“It’s okay,” he said. “It keeps me coming back.”


Recently did a studio based Speedlight project, emphasizing the new controls and eloquence of light available now with the NikonSB-5000. The notion was to take a completely unadorned model, who walks into the studio sans makeup, or hair styling, or any of the model magic stuff that makes them pop in pictures–and make a photo. Then they would be besieged by the talented hands and eyes of our creative crew. And they would emerge, about 5-6 hours later, transformed. My job was perhaps the simplest–light them well, once on camera.

All of the lighting is SB-5000 radio TTL units, running through a whole gamut of Lastolite shapers. Uplite, Skylite panels,Ezybox hotshoe softbox and the new Speedlite Box 2 all were used on this. The aim of course was to make the Speedlights sing and dance and jump like their big brother studio strobes. As you can see below, the set was populated with simple light shapers, diffusing the main lights, pushing light up for fill and beauty, and accenting here and there.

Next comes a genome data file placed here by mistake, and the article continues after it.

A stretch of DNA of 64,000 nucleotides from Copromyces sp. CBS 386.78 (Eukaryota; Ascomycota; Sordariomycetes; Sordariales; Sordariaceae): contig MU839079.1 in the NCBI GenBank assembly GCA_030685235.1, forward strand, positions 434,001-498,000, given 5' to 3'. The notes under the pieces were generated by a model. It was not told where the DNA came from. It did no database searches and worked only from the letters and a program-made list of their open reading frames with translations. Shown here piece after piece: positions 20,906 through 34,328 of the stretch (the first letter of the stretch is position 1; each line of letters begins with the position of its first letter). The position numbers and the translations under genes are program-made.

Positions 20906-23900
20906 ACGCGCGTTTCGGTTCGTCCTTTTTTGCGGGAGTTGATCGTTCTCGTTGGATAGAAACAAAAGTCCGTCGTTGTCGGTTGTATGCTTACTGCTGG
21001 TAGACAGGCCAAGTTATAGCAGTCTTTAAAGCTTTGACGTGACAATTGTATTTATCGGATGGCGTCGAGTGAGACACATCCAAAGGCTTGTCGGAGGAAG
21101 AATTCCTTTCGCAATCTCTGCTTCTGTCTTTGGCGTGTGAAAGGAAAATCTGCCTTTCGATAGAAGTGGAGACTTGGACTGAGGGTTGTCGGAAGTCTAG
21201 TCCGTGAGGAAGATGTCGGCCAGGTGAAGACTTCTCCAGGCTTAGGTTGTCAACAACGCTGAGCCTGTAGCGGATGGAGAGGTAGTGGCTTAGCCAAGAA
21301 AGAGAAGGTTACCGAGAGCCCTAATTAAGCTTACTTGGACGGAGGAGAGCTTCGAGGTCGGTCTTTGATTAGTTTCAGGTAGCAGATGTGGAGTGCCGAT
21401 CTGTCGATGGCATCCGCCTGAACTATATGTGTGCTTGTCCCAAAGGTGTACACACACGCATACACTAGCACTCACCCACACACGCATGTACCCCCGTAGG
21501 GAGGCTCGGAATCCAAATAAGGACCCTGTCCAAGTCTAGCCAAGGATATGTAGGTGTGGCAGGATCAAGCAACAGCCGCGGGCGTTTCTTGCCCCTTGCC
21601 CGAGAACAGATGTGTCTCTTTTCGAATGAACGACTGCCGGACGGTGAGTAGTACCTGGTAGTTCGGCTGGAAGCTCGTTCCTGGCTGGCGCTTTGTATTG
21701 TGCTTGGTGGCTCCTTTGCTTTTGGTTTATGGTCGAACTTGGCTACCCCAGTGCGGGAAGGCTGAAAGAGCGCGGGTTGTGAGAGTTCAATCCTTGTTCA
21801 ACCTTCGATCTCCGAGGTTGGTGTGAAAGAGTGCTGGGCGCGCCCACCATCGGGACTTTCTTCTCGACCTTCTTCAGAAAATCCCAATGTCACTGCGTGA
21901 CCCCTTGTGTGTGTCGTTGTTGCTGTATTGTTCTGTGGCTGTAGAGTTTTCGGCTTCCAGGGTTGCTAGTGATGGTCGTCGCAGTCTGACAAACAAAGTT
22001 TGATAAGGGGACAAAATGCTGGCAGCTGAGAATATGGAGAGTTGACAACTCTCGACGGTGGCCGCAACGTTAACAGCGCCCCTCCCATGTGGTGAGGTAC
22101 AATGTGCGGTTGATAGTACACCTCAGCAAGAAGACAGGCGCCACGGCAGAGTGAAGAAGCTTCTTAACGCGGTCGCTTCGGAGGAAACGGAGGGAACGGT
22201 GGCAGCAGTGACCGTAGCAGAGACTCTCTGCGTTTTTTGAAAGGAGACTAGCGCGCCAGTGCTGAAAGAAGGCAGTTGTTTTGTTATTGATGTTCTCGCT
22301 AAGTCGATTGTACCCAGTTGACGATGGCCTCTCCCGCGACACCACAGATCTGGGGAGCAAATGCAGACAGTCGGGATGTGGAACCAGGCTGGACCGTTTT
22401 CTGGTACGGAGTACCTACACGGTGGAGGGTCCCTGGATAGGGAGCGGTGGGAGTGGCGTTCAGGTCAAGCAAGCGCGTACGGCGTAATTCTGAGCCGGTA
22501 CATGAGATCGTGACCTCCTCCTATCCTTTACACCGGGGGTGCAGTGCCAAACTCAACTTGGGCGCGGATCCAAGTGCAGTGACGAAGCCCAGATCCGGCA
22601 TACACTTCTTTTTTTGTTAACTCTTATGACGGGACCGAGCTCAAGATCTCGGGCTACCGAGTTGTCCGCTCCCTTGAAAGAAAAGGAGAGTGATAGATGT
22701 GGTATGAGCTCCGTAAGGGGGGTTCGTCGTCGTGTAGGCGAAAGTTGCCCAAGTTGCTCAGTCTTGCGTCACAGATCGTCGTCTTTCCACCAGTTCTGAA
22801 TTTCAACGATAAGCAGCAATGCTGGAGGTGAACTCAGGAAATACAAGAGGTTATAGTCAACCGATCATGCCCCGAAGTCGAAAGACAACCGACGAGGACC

And they did well. Here’s the thing. With the tech we have now, between the amazingly responsive cameras, sophisticated metering, fancy pants flashes, excruciatingly sharp optics–what’s not to like? What’s not possible? The camera gear we have at our fingertips now constitutes a one way ticket to Imagination City. There were times, way back in the day, with the hammer and tong tools that were available, that you had to fight so hard you felt like a galley slave on a Roman ship. “Row faster! The Emperor wants to go water skiing!” (As the old joke went.) Also makes me respect all the more, the ladies and gentleman of those early photographic eras, who produced masterful work despite the lack of computers, Photoshop, coated glass and built in histograms.